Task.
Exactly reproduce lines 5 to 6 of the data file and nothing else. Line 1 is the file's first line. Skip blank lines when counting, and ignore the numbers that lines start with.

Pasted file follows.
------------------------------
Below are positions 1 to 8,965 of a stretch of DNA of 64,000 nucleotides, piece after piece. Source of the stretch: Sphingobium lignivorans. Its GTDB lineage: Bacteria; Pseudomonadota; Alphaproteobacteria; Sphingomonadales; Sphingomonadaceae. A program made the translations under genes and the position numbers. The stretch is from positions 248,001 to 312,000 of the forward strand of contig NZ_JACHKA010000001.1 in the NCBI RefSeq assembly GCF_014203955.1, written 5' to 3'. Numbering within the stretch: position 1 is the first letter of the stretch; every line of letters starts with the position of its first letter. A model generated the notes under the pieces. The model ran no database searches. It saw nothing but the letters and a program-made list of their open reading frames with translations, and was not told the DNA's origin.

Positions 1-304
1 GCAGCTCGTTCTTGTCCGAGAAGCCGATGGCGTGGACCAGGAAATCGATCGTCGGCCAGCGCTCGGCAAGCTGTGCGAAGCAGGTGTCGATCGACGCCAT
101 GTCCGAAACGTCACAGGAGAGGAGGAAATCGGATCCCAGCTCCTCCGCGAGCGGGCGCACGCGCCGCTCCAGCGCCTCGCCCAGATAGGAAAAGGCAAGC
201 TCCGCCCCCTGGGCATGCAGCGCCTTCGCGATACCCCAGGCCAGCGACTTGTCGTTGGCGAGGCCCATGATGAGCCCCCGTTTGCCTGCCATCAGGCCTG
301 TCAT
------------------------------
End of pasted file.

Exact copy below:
201 TCCGCCCCCTGGGCATGCAGCGCCTTCGCGATACCCCAGGCCAGCGACTTGTCGTTGGCGAGGCCCATGATGAGCCCCCGTTTGCCTGCCATCAGGCCTG
301 TCAT